I first learned about Scanr, and other services like it on Lifehacker.com. As I checked them out, Scanr.com had the simplest and most straight forward sign up process. You simply mail a picture to firstname.lastname@example.org, email@example.com or firstname.lastname@example.org (more on the last two later) from your device (computer or handheld device with a camera) and you are returned a code to associate your device with your site login.
You get a free trial period, which turns out to be unlimited usage for almost 6 months, to try out their service. Since I signed up, they started showing their subscription plans and I can convert my trial to a paid account. Since I'm cheap, I'll keep going with the free version for a while.
Those that know me, know that I am a geek. I'm proud of being a geek and when I'm in a meeting which has seen heavy white board use, I'll bust out my camera and take a picture of it. I used to then transcribe it later, but with Scanr, in minutes I can have it turned into a PDF and meeting notes can be sent on their way.
I currently have a boss who loves to sketch stuff out on a white board. He doesn't have a meeting without using the white board. We were at an off-site training session and he had to go 6 hours without touching the white board which I'm sure was pretty tough for him. But after the days training, we stayed late and made use of their spacious white boards. And as I saw my compatriots picking up their pens to take notes, I quickly pulled out my camera and said, "I've got this one."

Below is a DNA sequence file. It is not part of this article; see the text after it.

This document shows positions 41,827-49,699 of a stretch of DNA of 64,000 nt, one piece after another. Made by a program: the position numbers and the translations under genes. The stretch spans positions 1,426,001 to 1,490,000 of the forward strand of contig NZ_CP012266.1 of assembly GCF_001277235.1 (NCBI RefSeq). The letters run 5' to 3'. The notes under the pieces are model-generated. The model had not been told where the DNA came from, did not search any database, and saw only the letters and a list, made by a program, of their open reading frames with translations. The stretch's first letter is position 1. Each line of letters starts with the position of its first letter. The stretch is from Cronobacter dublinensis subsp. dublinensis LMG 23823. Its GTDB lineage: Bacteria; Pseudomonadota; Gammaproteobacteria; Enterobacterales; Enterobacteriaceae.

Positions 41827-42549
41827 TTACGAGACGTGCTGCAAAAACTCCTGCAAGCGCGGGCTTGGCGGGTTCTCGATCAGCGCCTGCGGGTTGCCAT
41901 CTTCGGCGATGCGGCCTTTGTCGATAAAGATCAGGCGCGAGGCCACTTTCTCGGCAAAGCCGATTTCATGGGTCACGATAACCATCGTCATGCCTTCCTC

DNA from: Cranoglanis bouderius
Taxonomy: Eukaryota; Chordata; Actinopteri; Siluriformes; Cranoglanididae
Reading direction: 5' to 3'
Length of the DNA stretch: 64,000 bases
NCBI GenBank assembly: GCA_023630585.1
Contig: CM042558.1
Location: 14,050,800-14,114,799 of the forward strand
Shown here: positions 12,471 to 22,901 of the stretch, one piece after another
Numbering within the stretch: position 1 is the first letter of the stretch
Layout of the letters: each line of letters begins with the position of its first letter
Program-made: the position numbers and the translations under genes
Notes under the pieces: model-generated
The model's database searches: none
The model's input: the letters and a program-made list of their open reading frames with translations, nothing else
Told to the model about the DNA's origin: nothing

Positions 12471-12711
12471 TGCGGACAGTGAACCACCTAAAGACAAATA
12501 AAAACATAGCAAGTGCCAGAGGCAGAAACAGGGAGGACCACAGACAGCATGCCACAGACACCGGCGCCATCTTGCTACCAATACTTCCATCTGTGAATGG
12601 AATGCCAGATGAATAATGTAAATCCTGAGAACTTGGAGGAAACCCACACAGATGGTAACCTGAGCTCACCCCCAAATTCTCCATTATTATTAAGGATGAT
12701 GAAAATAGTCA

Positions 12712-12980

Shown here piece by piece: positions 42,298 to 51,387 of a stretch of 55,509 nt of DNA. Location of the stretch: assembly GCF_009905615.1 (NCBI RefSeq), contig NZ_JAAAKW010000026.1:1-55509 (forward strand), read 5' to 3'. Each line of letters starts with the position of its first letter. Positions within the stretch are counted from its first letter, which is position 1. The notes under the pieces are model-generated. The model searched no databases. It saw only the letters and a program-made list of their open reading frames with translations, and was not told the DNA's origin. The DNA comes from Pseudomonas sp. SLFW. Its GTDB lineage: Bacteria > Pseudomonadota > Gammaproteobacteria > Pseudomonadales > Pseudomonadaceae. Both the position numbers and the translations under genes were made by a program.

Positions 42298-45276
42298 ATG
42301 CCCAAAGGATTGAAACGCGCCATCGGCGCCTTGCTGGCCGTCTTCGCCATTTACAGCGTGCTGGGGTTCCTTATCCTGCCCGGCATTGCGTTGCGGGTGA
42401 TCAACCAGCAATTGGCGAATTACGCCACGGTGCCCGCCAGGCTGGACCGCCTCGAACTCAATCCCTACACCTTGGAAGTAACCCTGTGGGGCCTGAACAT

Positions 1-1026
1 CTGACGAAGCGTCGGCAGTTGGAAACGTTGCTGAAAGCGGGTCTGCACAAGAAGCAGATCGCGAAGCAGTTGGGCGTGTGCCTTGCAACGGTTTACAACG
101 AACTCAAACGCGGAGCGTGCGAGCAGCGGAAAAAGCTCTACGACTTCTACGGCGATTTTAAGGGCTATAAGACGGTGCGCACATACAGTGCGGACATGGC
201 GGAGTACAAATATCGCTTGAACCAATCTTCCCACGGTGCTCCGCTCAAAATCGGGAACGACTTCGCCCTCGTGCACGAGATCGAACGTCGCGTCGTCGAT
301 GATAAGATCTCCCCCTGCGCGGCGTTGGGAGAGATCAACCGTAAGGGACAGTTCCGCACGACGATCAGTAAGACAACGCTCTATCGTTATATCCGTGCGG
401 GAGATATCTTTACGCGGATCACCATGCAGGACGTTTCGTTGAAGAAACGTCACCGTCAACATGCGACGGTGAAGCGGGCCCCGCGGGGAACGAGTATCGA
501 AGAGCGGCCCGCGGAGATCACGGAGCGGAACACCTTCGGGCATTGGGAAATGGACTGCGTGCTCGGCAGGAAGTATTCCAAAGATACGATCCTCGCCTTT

I make good use of Scanr for documents too. In my MBA program, we get graded group assignments or sample exams with feedback and since we are spread all over the Eastside, we email them around. But paper is really hard to email. So, again, out comes the camera and I feel like James Bond stealing secret documents as I stand there and shoot pictures of the pages. I send them to Scanr and I get back my PDF (which reported supports color now, though I haven't seen it yet).
Another use I have is for online homework submissions. I'm an engineer way down inside (it goes with the geekiness), so I like to do homework with a pencil, a Pentel P205 mechanical pencil, to be precise. However, this makes it difficult to submit homework online, one of the recent developments in education. But with Scanr, it becomes a non-issue. I can do my homework by hand, convert it to a PDF, embed it along with the spreadsheets or documents and then post it online.
Scanr also will convert business cards to a .VCF file, which is useful if your address book supports them. I don't trade too many business cards, so the few times I've used this feature has been a bit of a novelty.
Once you have your scan within Scanr, you can send the document to your contacts, either as an email or a fax. Scanr provides the ability to create a contact list by importing from several different address books and integration with Plaxo. I have used it to fax medical receipts to my insurer and class documents to my classmates. My results with Scanr have been pretty good.
The photos don't have to be perfect and if they aren't, the provide some brief pointers on how to improve the quality. It only takes a few minutes before my scans show up on their site. I think that the user interface is a little plain - its pretty functional with out much panache. I think that their subscription prices ($2.99 per month or $30 for two years) are a little higher than I would want to pay for a service that I use on the frequency that I use Scanr. They do have a 40 uploads for $10 plan though, which seems much more reasonable to me. With my continued studies and my continued geekiness, I foresee continued use of Scanr.
The ability to quickly convert documents into a PDF all the while feeling like James Bond stealing secret documents is all in all pretty cool.
Sign up for Scanr here .